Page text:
In fact, the recent LA Times article spends more time explaining why it’s okay to rebrand Murray, than it does talking about Pauli Murray, what she accomplished, even after a tumultuous childhood—her mother dying when she was 3, orphaned as a teen, issues of being mixed-race, passing as white at times. They also fail to note why a female, born in that period of time, a Black female, a Black female attracted to other females, might fantasize that she’s male. Erasing pronouns erases the struggle she was up against on the basis of sex, compounded by race, and sexuality.
“At Howard, Murray’s race ceased to be an issue, but her gender abruptly became one. Everyone else was male—all the faculty, all her classmates. On the first day, one of her professors announced to his class that he didn’t know why a woman would want to go to law school, a comment that both humiliated Murray and guaranteed, as she recalled, ‘that I would become the top student.’ … Murray applied to Harvard for graduate work—only to get the Jane Crow version of the letter she’d once received from U.N.C.: ‘You are not of the sex entitled to be admitted to Harvard Law School.’ Murray, outraged, wrote a memorable rejoinder: Gentlemen, I would gladly change my sex to meet your requirements, but since the way to such change has not been revealed to me, I have no recourse but to appeal to you to change your minds on this subject…
Neither Murray’s own efforts nor F.D.R.’s intercession persuaded Harvard. She went to Berkeley instead, then returned to New York to find work. This proved challenging. At the time, only around a hundred African-American women practiced law in the entire United States, and very few firms were inclined to hire them. For several years, Murray scraped by on low-paying jobs…” —The New Yorker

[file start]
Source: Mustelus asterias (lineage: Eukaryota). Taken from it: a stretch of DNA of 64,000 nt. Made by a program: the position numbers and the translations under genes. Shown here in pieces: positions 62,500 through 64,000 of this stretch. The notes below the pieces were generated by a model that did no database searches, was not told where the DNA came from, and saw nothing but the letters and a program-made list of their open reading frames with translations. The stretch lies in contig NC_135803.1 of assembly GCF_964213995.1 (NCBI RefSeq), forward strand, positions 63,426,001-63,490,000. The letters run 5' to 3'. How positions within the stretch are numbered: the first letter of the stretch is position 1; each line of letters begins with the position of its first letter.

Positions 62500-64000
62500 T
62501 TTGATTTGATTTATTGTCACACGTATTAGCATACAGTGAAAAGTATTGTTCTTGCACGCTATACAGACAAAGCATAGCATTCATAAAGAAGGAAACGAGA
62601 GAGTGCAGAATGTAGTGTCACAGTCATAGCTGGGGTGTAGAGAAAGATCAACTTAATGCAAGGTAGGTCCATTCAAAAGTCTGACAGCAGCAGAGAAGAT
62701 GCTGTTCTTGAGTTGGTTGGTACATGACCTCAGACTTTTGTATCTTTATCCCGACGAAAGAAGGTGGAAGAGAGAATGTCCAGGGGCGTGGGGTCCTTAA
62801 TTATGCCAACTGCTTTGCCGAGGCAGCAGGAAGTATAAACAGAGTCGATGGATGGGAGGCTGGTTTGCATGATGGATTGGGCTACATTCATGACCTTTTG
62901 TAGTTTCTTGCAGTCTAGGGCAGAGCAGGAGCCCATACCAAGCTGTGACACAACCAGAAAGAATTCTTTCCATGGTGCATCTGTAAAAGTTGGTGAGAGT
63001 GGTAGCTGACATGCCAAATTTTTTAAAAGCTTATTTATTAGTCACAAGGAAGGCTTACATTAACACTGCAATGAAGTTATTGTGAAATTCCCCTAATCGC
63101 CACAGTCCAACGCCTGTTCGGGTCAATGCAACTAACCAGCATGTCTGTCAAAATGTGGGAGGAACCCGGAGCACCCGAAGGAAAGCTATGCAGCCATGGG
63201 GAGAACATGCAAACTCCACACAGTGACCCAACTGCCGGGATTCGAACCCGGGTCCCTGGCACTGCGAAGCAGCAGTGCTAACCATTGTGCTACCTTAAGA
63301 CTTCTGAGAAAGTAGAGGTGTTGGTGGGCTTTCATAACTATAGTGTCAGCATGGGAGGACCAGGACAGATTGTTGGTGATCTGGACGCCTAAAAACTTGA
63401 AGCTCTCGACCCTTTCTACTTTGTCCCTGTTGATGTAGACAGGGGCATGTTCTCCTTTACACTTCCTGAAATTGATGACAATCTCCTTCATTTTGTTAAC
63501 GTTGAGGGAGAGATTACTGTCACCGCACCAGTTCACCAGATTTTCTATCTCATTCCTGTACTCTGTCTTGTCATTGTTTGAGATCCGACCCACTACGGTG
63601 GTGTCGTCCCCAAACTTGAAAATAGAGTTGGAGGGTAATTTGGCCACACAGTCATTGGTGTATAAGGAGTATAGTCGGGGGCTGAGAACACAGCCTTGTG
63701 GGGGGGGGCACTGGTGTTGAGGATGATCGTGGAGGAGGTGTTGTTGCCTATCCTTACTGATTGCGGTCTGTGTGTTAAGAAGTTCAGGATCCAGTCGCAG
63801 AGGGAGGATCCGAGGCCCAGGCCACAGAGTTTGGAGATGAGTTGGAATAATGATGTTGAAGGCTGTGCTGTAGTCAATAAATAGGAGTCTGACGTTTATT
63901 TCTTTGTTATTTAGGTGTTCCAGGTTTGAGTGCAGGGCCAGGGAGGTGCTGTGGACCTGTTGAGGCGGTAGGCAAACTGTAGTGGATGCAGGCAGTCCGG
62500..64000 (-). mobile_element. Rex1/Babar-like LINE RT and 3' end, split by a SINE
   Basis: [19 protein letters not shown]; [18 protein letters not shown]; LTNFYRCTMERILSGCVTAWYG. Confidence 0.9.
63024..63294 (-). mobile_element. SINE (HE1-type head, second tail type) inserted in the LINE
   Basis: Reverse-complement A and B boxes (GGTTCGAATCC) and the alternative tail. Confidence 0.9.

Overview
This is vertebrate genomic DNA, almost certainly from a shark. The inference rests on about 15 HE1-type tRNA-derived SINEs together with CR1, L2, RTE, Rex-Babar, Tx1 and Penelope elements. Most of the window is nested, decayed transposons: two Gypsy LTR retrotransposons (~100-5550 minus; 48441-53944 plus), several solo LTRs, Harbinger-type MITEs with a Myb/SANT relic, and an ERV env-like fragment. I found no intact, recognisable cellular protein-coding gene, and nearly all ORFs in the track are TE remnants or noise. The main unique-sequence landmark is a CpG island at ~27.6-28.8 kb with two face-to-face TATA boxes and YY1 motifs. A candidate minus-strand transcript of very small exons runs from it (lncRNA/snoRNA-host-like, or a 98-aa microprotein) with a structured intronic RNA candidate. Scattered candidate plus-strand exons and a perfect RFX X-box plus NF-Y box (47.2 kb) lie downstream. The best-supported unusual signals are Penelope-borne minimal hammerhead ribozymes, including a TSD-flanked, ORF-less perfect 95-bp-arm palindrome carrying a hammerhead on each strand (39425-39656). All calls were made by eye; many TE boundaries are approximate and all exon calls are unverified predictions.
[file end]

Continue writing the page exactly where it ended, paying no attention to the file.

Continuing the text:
The decision to cast Murray out of womanhood, as with any historical figure that’s been cast out, has caused a ripple effect, permitting others to do the same. Pauli Murray Center, in NC, writes “…we have chosen to use s/he and they/them pronouns when discussing Pauli’s early life and she/her/hers when discussing Pauli’s later years. When discussing Pauli Murray in general, we use any pronouns (she/he/they) or refer to Pauli by their name and/or title(s). We hope this strategy will encourage the reader to embrace the complexity of the concepts of gender, gender identity, and gender expression.”
In the Amazon documentary, My Name is Pauli Murray, Murray’s been rewritten as “non-binary.” The description omits the word woman and avoids female pronouns. This mirrors the Netflix documentary on Stormé DeLarverie, among others, including drag performers, where they are reinvented as “trans.” A number of mainstream movies have been doing this.
At times in her life, because of racism, Murray tried to pass as white. Imagine now, historians scrutinizing these details, and claiming she was in fact white, and that all she’s done should be recorded as though she were a white woman. Now consider, that throughout her life, because of sexism, Murray thought maybe she should’ve been a guy, so the historians decide the credit for all she’s done, now goes to a white guy. Finally, because of homophobia, Murray struggled with internalized homophobia, and even though she was exclusively same-sex attracted, some historian collects evidence that she couldn’t deal with being known as a lesbian. So, where are we at now? All Pauli Murray has accomplished was accomplished by a heterosexual white man. Bravo! A straight white man who advanced our rights!
In accordance with these new rules—where non-lesbians can dissect every single thing we’ve ever thought, journaled about, said, or done, throughout our lives—I too could just as easily be reinvented, postmortem, as a straight white man. But I certainly am not, and neither was Pauli Murray (out of caution, I want to make this abundantly clear). And while this isn’t something I ever imagined I’d have to explain in such detail, we’ve been put in a position to do so—to painstakingly spell out to non-lesbians, why it’s not okay, under any circumstance, to reinvent us when we’re dead.
In fact, there’s not a single lesbian in my circle that would be safe from revisionists after death. Not a single one. Not with all the ‘boy’ names, ‘male’ interests, ‘mens’ haircuts and clothes among us… And I’m sure nothing would please the revisionists more, than for all of us to concede that we really were men all along.
Rewriting Pauli Murray as “transgender,” as “they/them,” “he/him,” “nonbinary,” or as a “man,” is not only dishonest, deeply sexist, and homophobic, it does a great disservice to her legacy. It erases the sexism and homophobia that impacted her so deeply. It erases a history that was so turbulent, so dismissive, so unforgiving of female bodies, that it left women wanting a way out.